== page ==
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Hawkins Joins Vigil Against Bomb Trains
Hawkins Calls for Moratorium on Oil Shipment by Rail and No Tar Sands Oil in New York
Until Moratorium, NY Residents Have a Right to Know Details of Bakken and other Oil Shipments
(Syracuse, NY) At a vigil in Syracuse to observe the one year anniversary of the 47 residents killed in Lac Megantic, Canada by a derailment of a "bomb train," Howie Hawkins said that New York State residents have a right to know about the details of similar shipments here in New York.
The federal government has denied public access to such information on the grounds of homeland security due to the threats posed by possible explosions of the oil train cars. Yet federal regulators have few safeguards in place to protect communities and the environment from accidents, spills and explosions resulting from the race to move millions of barrels of crude by rail. Between March 2013 and May 2014, there were 12 significant oil train derailments in the United States and Canada. Crude oil – and other hazardous materials shipped by rail – have been exempted from the disclosure requirement of the Emergency Planning and Community Right-to-Know Act (EPCRA).
Hawkins, the Green nominee for Governor, has previously called for a moratorium on oil shipments by rail until all safety concerns are addressed and remedied. Each oil train car carries the equivalent of 2 million sticks of dynamite.
Hawkins wants New York to go to 100% clean renewable energy by 2030, a goal deemed feasible for New York in a recent peer-reviewed study by Cornell and Stanford scientists, engineers, and economists. Hawkins for more than 4 years has been calling for a ban on hydrofracking for natural gas. Rather than wasting funds developing more fossil fuels and expanding its infrastructure, Hawkins wants to invest in wind, solar, energy conservation and efficiency, and other renewable resources.
More oil spilled in the U.S. from trains in 2013 than from 1975 to 2012 combined. “From Lac Megantic to North Dakota, from Alabama to Minnesota and recently in Albany and Ulster Counties,” said Hawkins, “oil trains are derailing, spilling, exploding.”
There has been a 400% increase in oil shipments by rail since 2005. Much of this oil comes from the Bakken Shale in North Dakota and traverses upstate New York. A considerable portion is offloaded at the Port of Albany (located in the mostly African-American South End) onto ships and barges for the trip down the Hudson to refineries in Philadelphia and Canada.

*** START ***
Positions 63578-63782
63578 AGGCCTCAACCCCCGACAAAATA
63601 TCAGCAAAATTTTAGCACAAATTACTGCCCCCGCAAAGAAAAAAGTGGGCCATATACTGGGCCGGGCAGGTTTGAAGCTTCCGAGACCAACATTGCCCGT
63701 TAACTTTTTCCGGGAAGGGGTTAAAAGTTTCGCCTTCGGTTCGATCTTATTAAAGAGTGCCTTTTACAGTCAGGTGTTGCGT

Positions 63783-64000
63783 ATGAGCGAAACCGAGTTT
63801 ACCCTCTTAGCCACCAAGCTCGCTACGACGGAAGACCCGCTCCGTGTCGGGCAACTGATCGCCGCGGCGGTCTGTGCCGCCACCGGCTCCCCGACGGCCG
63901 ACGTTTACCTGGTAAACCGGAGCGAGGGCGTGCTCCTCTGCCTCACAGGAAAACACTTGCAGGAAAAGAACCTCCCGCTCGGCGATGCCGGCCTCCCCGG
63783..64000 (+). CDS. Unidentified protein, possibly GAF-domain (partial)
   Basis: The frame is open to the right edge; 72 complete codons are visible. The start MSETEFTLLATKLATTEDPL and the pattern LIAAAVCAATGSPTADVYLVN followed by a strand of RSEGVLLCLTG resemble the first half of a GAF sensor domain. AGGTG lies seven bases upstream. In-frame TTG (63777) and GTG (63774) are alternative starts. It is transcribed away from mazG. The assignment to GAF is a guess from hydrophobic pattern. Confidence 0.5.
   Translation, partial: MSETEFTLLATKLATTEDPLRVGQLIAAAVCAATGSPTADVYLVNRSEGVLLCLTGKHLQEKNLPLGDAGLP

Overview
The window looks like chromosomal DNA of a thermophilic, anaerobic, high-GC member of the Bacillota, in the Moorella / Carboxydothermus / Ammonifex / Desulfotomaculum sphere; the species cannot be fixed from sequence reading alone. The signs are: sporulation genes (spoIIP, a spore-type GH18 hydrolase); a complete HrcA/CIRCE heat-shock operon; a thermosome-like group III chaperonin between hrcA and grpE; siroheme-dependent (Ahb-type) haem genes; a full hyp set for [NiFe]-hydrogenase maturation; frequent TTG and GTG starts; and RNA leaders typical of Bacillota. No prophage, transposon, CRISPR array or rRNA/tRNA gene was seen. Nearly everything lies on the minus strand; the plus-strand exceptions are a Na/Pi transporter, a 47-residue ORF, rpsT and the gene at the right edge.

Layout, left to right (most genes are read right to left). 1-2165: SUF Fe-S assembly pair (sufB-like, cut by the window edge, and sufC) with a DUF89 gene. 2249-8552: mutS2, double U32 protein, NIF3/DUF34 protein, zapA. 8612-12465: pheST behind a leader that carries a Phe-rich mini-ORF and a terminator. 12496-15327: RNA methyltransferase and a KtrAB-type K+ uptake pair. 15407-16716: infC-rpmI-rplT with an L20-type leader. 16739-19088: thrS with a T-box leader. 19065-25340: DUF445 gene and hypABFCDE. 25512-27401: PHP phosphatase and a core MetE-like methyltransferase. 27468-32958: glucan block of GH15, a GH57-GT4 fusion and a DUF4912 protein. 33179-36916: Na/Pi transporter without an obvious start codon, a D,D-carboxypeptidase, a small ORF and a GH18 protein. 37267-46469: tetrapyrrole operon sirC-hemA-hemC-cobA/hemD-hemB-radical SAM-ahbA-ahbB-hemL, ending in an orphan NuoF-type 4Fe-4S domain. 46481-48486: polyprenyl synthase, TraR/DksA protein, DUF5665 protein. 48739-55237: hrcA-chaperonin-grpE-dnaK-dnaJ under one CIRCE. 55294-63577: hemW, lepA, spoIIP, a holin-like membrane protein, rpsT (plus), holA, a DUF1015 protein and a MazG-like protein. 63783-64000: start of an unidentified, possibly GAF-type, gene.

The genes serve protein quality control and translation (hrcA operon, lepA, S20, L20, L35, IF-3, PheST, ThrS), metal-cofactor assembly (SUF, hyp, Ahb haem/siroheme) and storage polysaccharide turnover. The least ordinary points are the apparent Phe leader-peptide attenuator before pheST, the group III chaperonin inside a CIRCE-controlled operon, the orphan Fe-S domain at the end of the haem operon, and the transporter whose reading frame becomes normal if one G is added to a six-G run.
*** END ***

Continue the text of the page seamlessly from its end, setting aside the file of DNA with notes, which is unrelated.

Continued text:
“Oil trains in New York are a rolling environmental injustice,” said Ursula Rozum, the campaign manager for Hawkins. “Their route takes them near Native lands, and within a few feet of a public housing complex in Albany. Why has the DEC violated its own guidelines for environmental justice assessments when it comes to oil processing and shipping?”
Railroad workers, too, are concerned about the dangers of the giant oil trains. “One hundred car trains are simply too long,” said retired locomotive mechanic and labor activist Jon Flanders, who is heading up Labor for Hawkins. “They place incredible strain on tracks and locomotives, surely factors in the recent derailments,” said Flanders.
Most of the rail tank cars used to carry crude oil are old "DOT-111s," widely known to be unsafe. NRDC points out that in April 2014, outgoing National Transportation Safety Board (NTSB) chairwoman Deborah Hersman confirmed that unmodified DOT-111 tank cars – non-pressurized rail tank cars that accident investigators report are easily punctured or ruptured during a derailment – are not safe to carry hazardous liquids.
"Safer oil cars vs. building more pipelines is a false choice which limits our attention to the business as usual energy solutions of the past. In the 21st century we must stop building more fossil fuel infrastructure like fracking, pipelines, and tar sands boilers. Every dollar invested in fossil fuel infrastructure locks us into decades more fossil fuel dependence and diverts us from urgently needed investment in clean energy,” said Hawkins.
Hawkins also said that he strongly opposes the plan by a Massachusetts company to process tar sands oil for transshipment to ships and barges at the Port of Albany. Prior to the growing protests, the Cuomo administration had given a green light to the project, ruling that it did not need to have a formal environmental review.
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